The Air Force Academy has admitted they removed the phrase “so help me God” from three oaths in the 2012 edition of their official cadet handbook.
The revelation came after more than two dozen members of Congress sent a letter to Academy Supt. Lt. Gen. Michelle Johnson demanding that she explain why the phrase was removed.
The lawmakers contend the 2012 edition of the Contrails Cadet Handbook excludes the phrase ‘so help me God’ in the Cadet’s Oath of allegiance, the Oath of Office for Officers and the Oath of Enlistment.
“The Constitution does not require that this phrase be scrubbed from the oath,” read the letter drafted by Rep. Jim Bridenstein (R-Okla.) and signed by 28 lawmakers. “The First Amendment to the United States Constitution prohibits the establishment of religion’ however, the inclusion of the phrase ‘so help me God’ in an oath of service does not rise to this level.”
Bridenstein said “editing the oath for all Academy students is extreme and unnecessary, and does a disservice to the countless individuals who wish to include the phrase as a solemn reminder that they are pledging their fidelity to God and country.”
Air Force Academy spokesman Maj. Brus Vidal told me the omission was a simple mistake.
“It was an editorial oversight,” he said. “We learned within the last few weeks there was a problem.”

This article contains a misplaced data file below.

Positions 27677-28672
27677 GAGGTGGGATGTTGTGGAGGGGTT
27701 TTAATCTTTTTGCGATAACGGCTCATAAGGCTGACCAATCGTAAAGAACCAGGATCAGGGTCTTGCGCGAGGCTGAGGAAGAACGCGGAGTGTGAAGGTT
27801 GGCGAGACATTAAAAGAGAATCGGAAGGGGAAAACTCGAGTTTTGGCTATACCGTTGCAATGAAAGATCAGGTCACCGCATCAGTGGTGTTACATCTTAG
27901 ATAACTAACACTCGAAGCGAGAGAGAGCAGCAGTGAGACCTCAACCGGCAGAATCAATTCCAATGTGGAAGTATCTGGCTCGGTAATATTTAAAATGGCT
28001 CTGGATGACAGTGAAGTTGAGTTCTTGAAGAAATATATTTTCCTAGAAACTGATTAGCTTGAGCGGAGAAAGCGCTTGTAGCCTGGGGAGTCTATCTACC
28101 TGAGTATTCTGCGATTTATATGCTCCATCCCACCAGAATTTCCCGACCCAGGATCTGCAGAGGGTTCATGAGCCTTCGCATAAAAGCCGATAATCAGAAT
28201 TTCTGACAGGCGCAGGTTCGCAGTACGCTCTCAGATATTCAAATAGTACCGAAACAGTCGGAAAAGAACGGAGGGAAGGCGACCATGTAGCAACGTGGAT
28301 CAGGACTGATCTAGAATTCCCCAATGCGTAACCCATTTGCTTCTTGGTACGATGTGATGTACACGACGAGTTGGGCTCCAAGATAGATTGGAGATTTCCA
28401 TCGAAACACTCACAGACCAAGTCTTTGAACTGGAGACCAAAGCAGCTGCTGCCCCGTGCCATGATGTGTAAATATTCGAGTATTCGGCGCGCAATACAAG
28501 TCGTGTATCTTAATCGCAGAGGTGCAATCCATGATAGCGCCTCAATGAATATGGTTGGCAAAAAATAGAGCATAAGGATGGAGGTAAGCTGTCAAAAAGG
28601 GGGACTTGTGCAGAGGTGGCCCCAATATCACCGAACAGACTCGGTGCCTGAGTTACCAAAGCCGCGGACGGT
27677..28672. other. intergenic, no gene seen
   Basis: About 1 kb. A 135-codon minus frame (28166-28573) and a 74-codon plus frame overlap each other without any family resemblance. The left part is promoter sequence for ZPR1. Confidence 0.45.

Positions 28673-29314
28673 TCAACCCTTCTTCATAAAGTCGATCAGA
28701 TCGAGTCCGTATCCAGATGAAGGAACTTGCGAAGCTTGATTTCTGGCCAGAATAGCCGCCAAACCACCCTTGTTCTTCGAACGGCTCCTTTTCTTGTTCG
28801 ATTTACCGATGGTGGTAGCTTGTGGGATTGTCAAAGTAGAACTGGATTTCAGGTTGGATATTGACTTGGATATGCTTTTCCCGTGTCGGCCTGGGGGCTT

Vidal said there was no reasoning behind the omission and there was no forethought.
“Whoever was doing the editing didn’t catch it,” he said.
He said next year’s edition of the Contrails Cadet Handbook will be revised and will include the phrase “so help me God.”
Last month, the Air Force Academy was embroiled in another controversy involving “so help me God” after they decided to make it an optional part of the Honor Oath. The revision was made following a complained from the Military Religious Freedom Foundation.
The lawmakers directed Johnson to provide information on why changes were made to the Honor Oath and why a poster bearing the words “so help me God” was removed from the Academy.
MRFF President Mikey Weinstein had filed a complaint about the poster. Approximately 68 minutes after he complained, Johnson ordered the art work removed. That decision did not set well with lawmakers.
“We ask that you restore the poster bearing the oath in full to its original location as an honorable reflection of the oath of service,” the lawmakers wrote.
After the Honor Oath was revised, Johnson released a statement affirming the right of Airmen to “freely practice and exercise their religious preference – or not.”
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